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"Princess" is Not a Career

My five-year-old wants to be a princess when she grows up.

She has it all planned out. First she needs to meet a prince. Then, when he falls in love with her, she will marry him. Then she will be a princess, and she will do princess things all day long. These things include but are not limited to wearing pretty dresses, looking pretty, and dancing.

She is, of course, in for a rude awakening. And Supreme Court Justice Sonia Sotomayor may be just the person to give it to her. In her appearance on Sesame Street, she patiently explains to Abby Cadabby that “princess” is not a career.

Jezebel loves this, asking if it can be made required viewing for every kid in America. I’m not so sure.

I live with a princess-in-training, after all, and I think her efforts fit Sotomayor’s definition of a career: a job that you prepare for and train for and plan on doing for a long time. I’d like to see her tell Kate Middleton that being a princess doesn’t fall into that category.

So this is complicated, right? I feel the same horror of Disney Princesses and their terrible marketing machine that most thinking parents do. But I don’t think dreaming of being a princess is actually dampening my little girls’ dreams. They’re too young to be making serious plans for the future. What they need is flights of fancy and impossible aspirations.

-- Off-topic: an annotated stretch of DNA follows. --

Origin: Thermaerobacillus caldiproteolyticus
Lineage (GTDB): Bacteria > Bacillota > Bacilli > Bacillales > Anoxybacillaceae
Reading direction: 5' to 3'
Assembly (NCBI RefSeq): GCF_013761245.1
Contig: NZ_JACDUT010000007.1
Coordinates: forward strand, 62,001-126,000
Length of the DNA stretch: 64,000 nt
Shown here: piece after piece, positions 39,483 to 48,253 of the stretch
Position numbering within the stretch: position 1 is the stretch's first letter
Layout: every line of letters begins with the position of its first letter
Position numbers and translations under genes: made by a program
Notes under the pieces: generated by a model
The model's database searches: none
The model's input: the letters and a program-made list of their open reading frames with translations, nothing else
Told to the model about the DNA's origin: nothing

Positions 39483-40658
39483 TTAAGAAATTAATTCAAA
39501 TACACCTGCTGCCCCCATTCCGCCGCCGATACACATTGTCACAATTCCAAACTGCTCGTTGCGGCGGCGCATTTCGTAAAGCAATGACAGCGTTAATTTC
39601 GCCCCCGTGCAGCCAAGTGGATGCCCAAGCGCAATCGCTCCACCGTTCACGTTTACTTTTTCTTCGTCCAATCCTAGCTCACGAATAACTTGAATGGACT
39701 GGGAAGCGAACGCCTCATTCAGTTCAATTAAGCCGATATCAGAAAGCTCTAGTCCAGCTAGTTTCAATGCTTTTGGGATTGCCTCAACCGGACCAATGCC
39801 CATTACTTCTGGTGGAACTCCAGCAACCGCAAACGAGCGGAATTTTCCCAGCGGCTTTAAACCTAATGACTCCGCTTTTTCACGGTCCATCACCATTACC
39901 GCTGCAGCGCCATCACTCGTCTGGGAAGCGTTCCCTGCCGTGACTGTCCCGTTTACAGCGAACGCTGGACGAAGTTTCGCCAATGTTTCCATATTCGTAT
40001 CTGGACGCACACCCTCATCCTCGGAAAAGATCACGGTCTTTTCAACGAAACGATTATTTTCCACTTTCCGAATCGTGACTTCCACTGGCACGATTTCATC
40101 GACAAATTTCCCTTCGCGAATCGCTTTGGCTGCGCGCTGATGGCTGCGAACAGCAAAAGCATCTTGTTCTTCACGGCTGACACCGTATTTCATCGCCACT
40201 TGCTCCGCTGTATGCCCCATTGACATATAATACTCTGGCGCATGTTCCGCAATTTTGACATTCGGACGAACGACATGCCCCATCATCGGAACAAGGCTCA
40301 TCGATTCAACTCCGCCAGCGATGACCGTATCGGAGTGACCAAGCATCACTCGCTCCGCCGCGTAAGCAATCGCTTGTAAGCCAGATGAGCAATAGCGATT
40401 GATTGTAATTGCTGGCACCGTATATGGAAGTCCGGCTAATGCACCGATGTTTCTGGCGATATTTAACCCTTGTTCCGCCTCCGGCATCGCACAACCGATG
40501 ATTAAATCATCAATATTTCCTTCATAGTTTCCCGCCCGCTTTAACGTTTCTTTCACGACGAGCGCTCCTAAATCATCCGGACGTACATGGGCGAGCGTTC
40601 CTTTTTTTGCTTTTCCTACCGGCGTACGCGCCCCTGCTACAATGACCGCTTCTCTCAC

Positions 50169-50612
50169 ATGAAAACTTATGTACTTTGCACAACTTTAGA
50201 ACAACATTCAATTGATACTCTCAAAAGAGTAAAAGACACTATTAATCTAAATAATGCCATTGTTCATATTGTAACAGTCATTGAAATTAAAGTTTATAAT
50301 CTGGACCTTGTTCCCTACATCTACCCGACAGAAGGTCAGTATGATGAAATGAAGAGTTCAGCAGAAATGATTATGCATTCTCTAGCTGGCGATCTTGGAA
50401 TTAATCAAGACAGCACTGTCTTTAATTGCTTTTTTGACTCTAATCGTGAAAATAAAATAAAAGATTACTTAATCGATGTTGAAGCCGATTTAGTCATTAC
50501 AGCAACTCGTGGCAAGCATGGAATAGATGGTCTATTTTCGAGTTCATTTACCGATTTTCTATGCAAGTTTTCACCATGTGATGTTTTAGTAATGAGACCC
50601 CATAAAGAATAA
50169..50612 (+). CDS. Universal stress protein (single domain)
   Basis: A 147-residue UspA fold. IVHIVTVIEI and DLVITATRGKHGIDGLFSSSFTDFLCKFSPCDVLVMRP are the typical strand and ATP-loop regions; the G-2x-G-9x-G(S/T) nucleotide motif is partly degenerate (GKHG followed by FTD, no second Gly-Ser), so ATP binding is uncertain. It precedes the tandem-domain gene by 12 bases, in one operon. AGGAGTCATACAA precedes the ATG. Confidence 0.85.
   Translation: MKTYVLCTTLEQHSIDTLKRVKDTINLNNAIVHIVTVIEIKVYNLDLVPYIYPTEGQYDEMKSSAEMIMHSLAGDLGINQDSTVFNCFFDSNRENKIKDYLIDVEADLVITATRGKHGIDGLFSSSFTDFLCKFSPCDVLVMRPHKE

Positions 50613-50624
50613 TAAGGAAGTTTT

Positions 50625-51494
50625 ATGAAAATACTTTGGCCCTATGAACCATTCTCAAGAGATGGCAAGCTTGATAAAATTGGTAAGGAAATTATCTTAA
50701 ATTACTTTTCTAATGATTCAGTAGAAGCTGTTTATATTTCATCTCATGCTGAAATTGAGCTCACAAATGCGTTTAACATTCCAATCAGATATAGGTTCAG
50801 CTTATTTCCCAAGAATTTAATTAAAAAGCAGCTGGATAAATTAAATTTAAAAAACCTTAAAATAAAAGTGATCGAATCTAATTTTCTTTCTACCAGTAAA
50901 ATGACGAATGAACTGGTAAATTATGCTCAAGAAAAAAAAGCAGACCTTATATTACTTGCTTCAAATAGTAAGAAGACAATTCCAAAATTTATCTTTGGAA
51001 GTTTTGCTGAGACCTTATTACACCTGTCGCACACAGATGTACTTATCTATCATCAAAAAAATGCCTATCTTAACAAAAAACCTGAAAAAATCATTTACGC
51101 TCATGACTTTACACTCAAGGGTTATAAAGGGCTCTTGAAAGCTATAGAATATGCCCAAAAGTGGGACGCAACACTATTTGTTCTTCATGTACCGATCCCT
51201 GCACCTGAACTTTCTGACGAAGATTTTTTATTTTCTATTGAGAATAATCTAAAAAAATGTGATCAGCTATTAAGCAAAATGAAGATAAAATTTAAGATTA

I think my sweet baby will figure out all on her own that a) she is not really going to be a princess when she grows up because b) that is not a career that is available to most girls and c) she wouldn’t want that to be her life anyway.

Does she really need to be schooled out of it by a Supreme Court Justice?

Not that I am not loving Sotomayor hard in this video, because she is awesome. But I would like to be surrounded by small people who aspire to be princesses and ninjas and pirates and dragons and mermaids for just as long as I can be. There will be plenty of time for reality.

What do you think? Is this an important life lesson for a little girl, or should we stall off bursting their bubbles?

Sierra Black has been writing for Strollerderby since 2009. Her work has appeared in Salon, the New York Times, Huffington Post and many other places. She chronicles her adventures in parenting at ChildWild. 

 

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